Anvil: The Story Of Anvil
- Running time
- 81 min
- Sacha Gervasi
- OFLC rating
- DVD Release
- 17 March 2010
SOME rock bands fly high, burn bright and crash early, like the Beatles. Others just keep touring and toiling to make a living, like the immortal Status Quo. Most just die quietly, as musical tastes move on.
Then there is Anvil, a Canadian heavy metal outfit that is undead, like Nosferatu. They come out at night to play in dark, fetid places on the edge of forgotten towns in the Canadian vastness. Like Toronto. They used to be big; it's the venues that got small, as Norma Desmond might have said if she had liked a bit of thrash.
Someone has recognised the heroism of that kind of commitment. Anvil! The Story of Anvil is a fabulous documentary tribute to the musical indomitability of Steve "Lips" Kudlow and Robb Reiner, founders of the band. They met as teenagers and have been musical brothers ever since, through thick and a lot of thin.
"I started out with Robb when I was 14 years old and he said, 'We're gonna do this till we're old men' . . . And we really mean that," says Lips, with emotion, towards the end of the film.
You have to love that spirit: Peter Pan is alive and well in these two fiftysomething rockers.
Anvil were huge in 1984. The film opens with them playing like demons before an enormous arena crowd, all hair and skin and S&M leather harnesses.
Heavy metal god Lars Ulrich from Metallica talks about how influential they were. "These guys were gonna turn the metal world upside down," he says.
Slash from Guns N' Roses remembers their "amazing" live performances. Lips was famous for playing his guitar with a dildo. There's a still photo of him standing naked in a doorway, guitar hanging in one hand, a big cheesy grin on his face. Reiner had a reputation as the greatest metal drummer in the world.
Cut to the present and Lips works as a driver for a catering company in Toronto. Reiner is getting therapy and taking medication. The other original members have quit but the reconstituted band still performs in those dismal little clubs for an ageing fan base; some of whom are "originals" – as in they have followed the band since its birth in 1978.
Kudlow never stops believing the big break will come, as they work on songs for their 13th album. "I look at life like it can never get worse than it is but if it did get worse, when all is said and done, I can say everything was said and done."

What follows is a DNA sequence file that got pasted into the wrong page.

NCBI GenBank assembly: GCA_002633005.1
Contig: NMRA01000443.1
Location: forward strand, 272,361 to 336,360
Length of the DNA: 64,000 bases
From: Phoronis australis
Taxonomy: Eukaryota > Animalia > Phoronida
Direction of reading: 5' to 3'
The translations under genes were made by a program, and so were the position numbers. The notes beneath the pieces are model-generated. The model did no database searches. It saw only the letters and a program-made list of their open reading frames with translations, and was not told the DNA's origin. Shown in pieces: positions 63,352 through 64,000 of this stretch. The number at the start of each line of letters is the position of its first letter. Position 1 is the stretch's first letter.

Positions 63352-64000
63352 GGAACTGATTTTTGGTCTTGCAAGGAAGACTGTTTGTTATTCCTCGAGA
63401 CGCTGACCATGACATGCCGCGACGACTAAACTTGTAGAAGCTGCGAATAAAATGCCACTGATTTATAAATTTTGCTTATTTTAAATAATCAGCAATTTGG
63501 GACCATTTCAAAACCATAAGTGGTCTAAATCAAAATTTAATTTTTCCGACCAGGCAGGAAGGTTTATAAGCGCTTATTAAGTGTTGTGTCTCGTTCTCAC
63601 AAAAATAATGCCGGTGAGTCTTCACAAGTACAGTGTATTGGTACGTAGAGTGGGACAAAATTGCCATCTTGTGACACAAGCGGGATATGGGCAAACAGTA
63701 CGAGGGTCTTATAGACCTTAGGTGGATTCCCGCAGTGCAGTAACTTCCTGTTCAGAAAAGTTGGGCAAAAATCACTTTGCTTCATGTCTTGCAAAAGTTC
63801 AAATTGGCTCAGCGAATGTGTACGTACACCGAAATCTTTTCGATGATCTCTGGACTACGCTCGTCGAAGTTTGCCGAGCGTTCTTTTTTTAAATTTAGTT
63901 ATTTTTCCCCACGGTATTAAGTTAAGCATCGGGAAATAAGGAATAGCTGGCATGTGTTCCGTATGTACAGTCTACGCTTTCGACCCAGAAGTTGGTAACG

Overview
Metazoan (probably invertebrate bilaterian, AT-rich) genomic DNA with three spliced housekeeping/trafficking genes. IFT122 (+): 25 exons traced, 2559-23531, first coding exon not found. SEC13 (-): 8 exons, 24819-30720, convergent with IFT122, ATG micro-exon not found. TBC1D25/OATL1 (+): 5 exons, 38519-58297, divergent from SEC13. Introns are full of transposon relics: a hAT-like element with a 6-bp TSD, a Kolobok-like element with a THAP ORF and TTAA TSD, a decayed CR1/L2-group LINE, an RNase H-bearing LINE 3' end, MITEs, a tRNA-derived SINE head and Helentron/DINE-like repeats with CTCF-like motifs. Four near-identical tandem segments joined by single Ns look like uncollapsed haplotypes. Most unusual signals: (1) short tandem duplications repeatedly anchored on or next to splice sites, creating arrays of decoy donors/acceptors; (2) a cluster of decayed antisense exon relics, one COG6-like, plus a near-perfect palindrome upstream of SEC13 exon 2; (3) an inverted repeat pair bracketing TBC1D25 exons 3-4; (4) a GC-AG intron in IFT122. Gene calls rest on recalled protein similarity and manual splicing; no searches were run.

Both men have long-suffering families and wives who work to keep things going. "He's given up a lot," says one. "Like what?" asks the filmmaker. "Well, making money. He's given that up."
Thank God for northern Europe, where they still love metal. A young wannabe promoter, Tiziana Arrigoni, sets up a five-week tour, the biggest they've had in decades. It starts well, with a big metal festival in Sweden. They catch up with a lot of old friends, some of whom still have a memory. Lips and Robb look a whole lot healthier than a lot of the guys who had more success. Not that they want to.
By the end of the tour, they're back playing for two or three people and having fights with club owners who refuse to pay them. Robb says he can sum up their problems in three words: "We haven't got good management."
The astonishing thing about the film is that even with the hilarity of such moments, where they are so close to Spinal Tap it's spooky, the film is never mean. Kudlow and Reiner are faintly ridiculous but they know it. They don't care: success can return any time but not to those who give up.
On a whim, Lips sends a tape of the new songs to a big-time metal producer they once worked with in Britain. Chris Tsangarides calls back. He likes their new stuff. Tells them to come on over and they'll make the 13th album. After borrowing enough money to pay him, they're off to his home studio on the wild English coast, recording songs and threatening to kill each other, just like old times. Tsangarides has a sense of humour: the dials on his gear really do go up to 11, as Nigel Tufnel said in This Is Spinal Tap.
The reason it works is that the director, Sacha Gervasi, is a bona fide fan. At 16, he went to their first London gig and met them backstage. They got on so well he joined them as a roadie on an American tour. Gervasi went on to become a screenwriter. Spielberg directed his script, The Terminal. Anvil is his first film as director and it's successful because he brings both sides – the screenwriter's nose for a scene and the fan's love of his heroes. He doesn't condescend but he does see the humour and pathos.
The biggest irony is that success has reared its head again because of the film. Anvil are selling records, doing TV shows, touring and wailing. Let's hope the dildo stays holstered, although I doubt it will.